The story goes like this: a man named Will commits many naughty deeds. Upon his death, the devil comes to collect his soul, but Will tricks Old Nick into a trap and asks for forgiveness as payment for setting him free. The devil grants this request—Mr. Naughty is saved from hell! But unsurprisingly, heaven doesn’t want him either. So Will is doomed to wander Earth forever, with just a coal from hell for a light. And of course, he continues his naughty deeds, using his light to lead travelers into a dangerous marsh, a confusing forest, or to the edge of a cliff. (If you think this sounds like the legend behind the jack-o’-lantern, you would be right. Will-o’-the-wisp and Jack-o’-lantern are sometimes versions of the same story.)

But there are other naughty characters out there who would love to lead a traveler astray: the fae, for example, or Puck; in modern times, aliens. These trickster lights are known as ignis fatuus, or “foolish fire.” But it begs the question: why would somebody follow a random light off the road and into a swamp? Well, perhaps they’re looking for:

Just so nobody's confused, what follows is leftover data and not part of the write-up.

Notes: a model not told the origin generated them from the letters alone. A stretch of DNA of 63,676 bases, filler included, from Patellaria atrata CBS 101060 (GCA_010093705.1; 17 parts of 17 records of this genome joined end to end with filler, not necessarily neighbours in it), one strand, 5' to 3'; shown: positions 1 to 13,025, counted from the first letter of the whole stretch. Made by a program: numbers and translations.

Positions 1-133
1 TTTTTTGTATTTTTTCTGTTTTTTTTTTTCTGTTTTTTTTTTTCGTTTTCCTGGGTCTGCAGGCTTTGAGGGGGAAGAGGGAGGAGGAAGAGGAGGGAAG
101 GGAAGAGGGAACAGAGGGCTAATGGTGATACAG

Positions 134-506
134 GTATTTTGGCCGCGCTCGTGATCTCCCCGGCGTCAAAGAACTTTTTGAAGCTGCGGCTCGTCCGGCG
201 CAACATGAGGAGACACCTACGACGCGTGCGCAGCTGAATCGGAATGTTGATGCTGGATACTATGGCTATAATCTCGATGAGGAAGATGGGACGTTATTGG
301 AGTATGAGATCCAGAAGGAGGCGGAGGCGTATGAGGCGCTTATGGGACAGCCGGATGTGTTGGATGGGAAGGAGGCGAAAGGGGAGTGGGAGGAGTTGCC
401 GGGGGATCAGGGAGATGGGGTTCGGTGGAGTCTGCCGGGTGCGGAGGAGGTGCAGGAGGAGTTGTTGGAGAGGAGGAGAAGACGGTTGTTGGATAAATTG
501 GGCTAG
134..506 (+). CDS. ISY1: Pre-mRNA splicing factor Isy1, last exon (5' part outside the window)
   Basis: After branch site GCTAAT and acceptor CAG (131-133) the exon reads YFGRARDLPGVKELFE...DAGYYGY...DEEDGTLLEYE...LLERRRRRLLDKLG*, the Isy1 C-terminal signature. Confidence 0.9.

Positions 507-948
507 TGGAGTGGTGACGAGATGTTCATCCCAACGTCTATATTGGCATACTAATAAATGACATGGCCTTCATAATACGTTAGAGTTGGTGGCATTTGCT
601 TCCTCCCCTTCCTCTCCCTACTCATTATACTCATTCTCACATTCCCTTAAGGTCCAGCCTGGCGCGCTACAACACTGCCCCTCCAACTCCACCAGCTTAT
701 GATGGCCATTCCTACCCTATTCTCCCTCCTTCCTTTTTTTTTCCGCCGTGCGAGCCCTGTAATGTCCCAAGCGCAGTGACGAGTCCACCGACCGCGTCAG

In the novel Dracula, poor Jonathan Harker endures a perilous nighttime carriage ride, during which the creepy coachman repeatedly stops to make piles of stones in places where blue flames are blazing. Apparently, Jonathan has managed to arrive in the area on the eve of St. George’s Day, a night when evil freely walks the land. It’s also the one night a year when buried treasure can be located by blue flames. Anyone brave enough to go out on that night can mark the treasures’ locations and dig them up later, which probably explains why Dracula’s got piles of gold coins lying around his castle.

In other tales, it’s said these treasure-lights are actually lanterns held by kindly-but-still-sort-of-mischievous beings who will gladly lead a traveler to buried wealth. Or maybe to the edge of a cliff instead. I’m not sure I would take the chance, personally.

And now for some wispy writing prompts!